Cubbon Pavilion at ITC Gardenia, Bangalore is hosting Dawat-E-Khaas with Master Chef Kunwar Rani Kulsum Begum, from 23rd January – 1st February 2015. Dawat-E-Khaas anchored by her highness Kulsum Begum is a culinary journey through the regal past of the princely state of Hyderabad. Begum Sahiba was born in the royal household of Salar Jung III the erstwhile Nawab of Hyderabad and marriage introduced her to another Nawabi city of India – Lucknow. Over the years despite living in different parts of the country her love for Hyderabad cuisine is unwavering and true-hearted. The evening progressed with a conversation with Begum Sahiba and her culinary journey from the royal household kitchen to one of the finest hotels of the country, regardless of a long day in the kitchen her presence on the dinner table was equally enchanting as her Hyderabadi style Hindi and heart warming innocent smile.
For ‘Dawat-E-Khas’ the menu that Begum Sahiba has chosen is no doubt an amalgam of the various influences that shaped the cuisine from the ancient era till date. The Master Chef herself thoughtfully designed the menu and the recipes for Dawat-E-Khaas and she makes sure during the entire week of festival none of the dishes are repeated in the menu, such impeccable is the collection of her recipes. These recipes are part of her royal treasure and represent her family traditions, sincerely passed on from one generation to another, for each dinner of Dawat-E-Khaas Begum Sahiba herself rustle up all the dishes in the menu in the best possible conventional manner.
Dawat-E-Khaas is a buffet spread comprising of two – three appetizers, main course of vegetarian – meat/shelfish curries, biryanis/pulaos, flatbreads and desserts. On the particular day entree were vegetarian beetroot ke kebab and on the contrary prawns ke tikki, both were equally mouth melting and delicately flavored but our favorite was beetroot ke kebab for the unique inclusion of beetroot in kebab. Moving towards the main course from the vegetarian spread we tasted each one of them – Mutter Ki Dal, Baigan ke Katle, Chukundur ka Bharta, Chichinda aur Masoor ki Subzi, Paneer Ka Salan, Methi Pulao after tasting these vegetarian delicacies I realized Hyderabad cuisine has much more to offer than biryani/meat curries. When Begum Sahiba was asked about the vast vegetarian feast she explained how back home their daily meals were accompanied by variety of dals, vegetarian curries along with meat/fish and especially during the month of Muharram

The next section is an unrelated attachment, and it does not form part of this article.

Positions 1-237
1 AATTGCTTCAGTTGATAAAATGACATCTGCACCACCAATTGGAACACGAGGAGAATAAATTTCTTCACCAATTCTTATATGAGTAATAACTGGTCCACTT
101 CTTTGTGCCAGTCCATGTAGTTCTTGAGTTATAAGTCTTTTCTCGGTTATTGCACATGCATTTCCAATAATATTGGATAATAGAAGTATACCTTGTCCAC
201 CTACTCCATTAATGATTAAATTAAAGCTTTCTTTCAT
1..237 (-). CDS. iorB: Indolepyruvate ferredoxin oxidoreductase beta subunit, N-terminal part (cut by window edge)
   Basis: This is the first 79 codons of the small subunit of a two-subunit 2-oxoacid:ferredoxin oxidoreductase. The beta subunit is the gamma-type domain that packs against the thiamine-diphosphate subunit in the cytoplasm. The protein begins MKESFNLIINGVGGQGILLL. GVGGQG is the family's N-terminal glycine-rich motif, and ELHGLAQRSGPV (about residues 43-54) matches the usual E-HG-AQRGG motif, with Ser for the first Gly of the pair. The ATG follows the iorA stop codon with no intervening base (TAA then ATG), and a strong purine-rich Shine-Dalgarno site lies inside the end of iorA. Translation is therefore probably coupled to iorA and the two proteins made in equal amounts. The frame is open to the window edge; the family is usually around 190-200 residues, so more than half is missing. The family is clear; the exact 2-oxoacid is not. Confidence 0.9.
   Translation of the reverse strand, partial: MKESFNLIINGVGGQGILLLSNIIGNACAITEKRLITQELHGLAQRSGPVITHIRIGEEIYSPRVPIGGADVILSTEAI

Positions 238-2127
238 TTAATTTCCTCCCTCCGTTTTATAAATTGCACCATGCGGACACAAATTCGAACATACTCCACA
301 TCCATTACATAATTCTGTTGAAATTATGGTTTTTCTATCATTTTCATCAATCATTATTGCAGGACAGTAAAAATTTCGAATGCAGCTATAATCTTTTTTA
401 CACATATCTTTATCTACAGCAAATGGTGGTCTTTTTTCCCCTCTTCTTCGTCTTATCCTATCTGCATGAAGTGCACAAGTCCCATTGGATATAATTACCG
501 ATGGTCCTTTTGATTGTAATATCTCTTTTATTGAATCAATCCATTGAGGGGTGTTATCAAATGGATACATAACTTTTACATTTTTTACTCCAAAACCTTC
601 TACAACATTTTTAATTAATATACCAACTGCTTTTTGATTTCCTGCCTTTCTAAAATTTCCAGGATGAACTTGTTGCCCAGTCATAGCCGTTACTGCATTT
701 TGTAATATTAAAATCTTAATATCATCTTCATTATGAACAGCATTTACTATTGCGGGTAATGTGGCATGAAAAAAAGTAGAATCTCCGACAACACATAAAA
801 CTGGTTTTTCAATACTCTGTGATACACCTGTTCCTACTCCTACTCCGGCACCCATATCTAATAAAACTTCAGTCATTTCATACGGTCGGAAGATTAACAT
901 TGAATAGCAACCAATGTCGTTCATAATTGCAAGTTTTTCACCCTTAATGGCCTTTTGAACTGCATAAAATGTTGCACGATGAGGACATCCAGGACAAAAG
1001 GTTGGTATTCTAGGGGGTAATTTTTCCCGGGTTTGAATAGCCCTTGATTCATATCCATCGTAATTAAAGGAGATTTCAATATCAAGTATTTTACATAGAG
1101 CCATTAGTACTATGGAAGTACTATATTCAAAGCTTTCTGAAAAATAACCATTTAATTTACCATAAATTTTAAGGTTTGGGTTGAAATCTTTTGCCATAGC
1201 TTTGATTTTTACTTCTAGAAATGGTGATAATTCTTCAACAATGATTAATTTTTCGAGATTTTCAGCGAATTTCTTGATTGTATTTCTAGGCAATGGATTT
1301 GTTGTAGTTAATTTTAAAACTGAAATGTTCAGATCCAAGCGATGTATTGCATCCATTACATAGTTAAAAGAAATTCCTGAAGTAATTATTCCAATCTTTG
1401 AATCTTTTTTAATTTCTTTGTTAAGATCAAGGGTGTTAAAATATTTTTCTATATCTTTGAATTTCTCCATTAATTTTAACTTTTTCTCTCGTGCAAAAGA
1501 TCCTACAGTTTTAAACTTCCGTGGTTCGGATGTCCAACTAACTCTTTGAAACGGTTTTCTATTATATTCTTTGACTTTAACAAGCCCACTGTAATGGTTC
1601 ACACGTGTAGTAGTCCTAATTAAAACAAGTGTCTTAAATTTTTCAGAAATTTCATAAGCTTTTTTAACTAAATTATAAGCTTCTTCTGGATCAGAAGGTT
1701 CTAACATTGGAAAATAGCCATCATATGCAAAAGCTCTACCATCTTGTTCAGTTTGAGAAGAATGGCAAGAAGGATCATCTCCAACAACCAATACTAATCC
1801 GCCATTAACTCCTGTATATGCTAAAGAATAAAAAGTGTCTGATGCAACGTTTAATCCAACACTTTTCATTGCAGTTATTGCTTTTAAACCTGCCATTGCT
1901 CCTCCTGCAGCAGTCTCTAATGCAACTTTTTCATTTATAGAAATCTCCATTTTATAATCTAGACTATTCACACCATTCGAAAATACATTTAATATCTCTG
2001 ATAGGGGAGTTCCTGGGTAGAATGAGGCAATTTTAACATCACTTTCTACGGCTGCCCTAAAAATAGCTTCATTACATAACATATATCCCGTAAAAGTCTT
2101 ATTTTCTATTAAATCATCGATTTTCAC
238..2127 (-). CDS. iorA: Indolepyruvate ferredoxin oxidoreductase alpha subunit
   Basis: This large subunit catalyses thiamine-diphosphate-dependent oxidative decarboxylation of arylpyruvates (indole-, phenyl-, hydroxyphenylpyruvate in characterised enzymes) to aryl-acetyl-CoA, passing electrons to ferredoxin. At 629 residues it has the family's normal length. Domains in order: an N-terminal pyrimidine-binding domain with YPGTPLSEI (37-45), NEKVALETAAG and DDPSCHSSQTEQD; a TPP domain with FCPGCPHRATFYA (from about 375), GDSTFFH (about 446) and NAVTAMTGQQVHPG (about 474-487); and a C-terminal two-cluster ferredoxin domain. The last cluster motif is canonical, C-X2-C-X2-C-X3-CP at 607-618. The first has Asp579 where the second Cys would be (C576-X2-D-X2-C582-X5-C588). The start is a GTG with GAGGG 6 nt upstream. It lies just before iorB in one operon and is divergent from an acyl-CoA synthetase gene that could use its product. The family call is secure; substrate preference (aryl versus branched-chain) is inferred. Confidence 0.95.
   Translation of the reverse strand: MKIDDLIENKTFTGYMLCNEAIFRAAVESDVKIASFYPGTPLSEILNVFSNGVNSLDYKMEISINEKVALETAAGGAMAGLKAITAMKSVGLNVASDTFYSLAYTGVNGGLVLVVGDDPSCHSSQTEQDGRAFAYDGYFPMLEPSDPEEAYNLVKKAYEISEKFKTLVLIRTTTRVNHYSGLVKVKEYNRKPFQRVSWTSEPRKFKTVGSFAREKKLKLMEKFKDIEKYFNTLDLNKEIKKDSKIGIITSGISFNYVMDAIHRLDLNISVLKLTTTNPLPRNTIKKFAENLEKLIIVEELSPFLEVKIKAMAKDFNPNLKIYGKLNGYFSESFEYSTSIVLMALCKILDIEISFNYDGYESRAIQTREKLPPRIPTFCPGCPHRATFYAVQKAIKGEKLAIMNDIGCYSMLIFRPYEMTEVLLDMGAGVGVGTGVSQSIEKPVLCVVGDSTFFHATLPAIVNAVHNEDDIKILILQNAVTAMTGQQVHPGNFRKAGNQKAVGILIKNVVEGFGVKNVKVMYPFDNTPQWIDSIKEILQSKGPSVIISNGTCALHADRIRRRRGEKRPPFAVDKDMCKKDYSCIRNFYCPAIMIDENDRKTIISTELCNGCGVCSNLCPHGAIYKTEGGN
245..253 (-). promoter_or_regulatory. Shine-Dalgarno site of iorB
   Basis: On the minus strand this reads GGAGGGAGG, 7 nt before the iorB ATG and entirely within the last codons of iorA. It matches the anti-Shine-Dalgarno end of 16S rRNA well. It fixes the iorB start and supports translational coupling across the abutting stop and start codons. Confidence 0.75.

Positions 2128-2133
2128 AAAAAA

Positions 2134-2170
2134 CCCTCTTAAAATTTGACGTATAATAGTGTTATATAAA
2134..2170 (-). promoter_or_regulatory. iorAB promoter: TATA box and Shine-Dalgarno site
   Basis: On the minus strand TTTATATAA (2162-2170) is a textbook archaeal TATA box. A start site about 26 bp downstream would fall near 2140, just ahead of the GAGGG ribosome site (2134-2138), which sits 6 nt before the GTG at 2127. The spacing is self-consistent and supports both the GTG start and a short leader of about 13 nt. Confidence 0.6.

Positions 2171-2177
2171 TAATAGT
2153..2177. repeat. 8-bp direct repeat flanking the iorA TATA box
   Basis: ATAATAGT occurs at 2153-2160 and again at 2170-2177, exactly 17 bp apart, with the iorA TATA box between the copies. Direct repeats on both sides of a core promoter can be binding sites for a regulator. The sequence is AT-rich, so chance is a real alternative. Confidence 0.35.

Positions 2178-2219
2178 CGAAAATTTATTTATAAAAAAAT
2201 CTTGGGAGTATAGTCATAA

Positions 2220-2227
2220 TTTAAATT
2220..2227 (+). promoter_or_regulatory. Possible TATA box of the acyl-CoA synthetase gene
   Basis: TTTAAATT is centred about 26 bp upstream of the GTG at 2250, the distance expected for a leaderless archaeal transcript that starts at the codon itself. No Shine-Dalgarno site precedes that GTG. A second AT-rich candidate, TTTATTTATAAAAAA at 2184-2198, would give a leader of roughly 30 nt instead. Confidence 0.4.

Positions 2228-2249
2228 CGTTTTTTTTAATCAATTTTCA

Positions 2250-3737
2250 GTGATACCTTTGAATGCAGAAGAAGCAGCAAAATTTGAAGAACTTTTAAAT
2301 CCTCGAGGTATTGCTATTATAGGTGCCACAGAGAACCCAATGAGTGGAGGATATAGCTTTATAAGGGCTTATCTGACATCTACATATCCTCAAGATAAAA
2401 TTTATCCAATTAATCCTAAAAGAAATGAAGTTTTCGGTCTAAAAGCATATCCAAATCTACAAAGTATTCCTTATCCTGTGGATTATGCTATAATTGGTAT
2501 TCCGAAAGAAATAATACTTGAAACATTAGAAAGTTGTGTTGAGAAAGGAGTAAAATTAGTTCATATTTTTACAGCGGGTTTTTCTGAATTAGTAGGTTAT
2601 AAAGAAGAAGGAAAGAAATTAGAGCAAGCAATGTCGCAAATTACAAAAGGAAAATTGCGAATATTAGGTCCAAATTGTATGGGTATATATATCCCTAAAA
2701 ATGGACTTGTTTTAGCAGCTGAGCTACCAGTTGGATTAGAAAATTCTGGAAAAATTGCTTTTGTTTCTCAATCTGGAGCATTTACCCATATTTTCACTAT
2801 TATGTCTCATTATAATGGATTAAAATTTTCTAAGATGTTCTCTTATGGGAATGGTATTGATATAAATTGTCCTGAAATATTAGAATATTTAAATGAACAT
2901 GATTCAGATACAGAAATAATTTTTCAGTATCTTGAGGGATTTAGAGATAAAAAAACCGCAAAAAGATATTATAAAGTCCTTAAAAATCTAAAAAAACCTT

her entire family would consume an only vegetarian meal.
For the second round of the main course, we tasted the meat/seafood curries – Murgh Moongfali, macchi Hara Pyaaz, Jhinga Kofta, Ghost Aloo ka Salan, Murgh Narwal Pulao, Kachhe Ghost ki Biryani was not on the menu that day and I definitely missed it on my plate. Both the vegetarian and meat curries, side dishes, biryani/pulao had distinctive pleasing taste, with each spoonful hours spend on slow cooking these dishes could be tasted, there were no traces of over powering whole spices, each dish was hearty, wholesome and flavorful. The menu was the quintessential balance of vegetables, meats, shellfish, fish and rice.
The dessert selection for the evening menu was simply exquisite and delectable – Paheli ke Ande (melon ball poached in delicate china grass pudding resembling soft boiled egg), Halwe ki Gilori (halwa folded inside thin fluffy crepes) and Chawal ke Mujjafar (rice pudding in which each grain of rice came together still remain intact and fluffy). This was my first experience with these unusual Hyderabadi desserts, each dessert had that saffron laced aroma around it embellished with slivered pistachios, dry fruits, rose petals standing with elegance in the middle of the buffet and plated well enough to tempt diner towards them.
My sincere thanks to Chef Madhav Nambiar (Jr. Sous Chef, Cubbon Pavilion) for making the evening so memorable.
Disclaimer: The review was done on an invitation from Cubbon Pavilion – ITC Gardenia, my opinion, and words are unbiased and totally based on my experience at the restaurant. But as they say, “Food is Subjective” so kindly exercise your own discretion, with the understanding that this is writer’s personal opinion.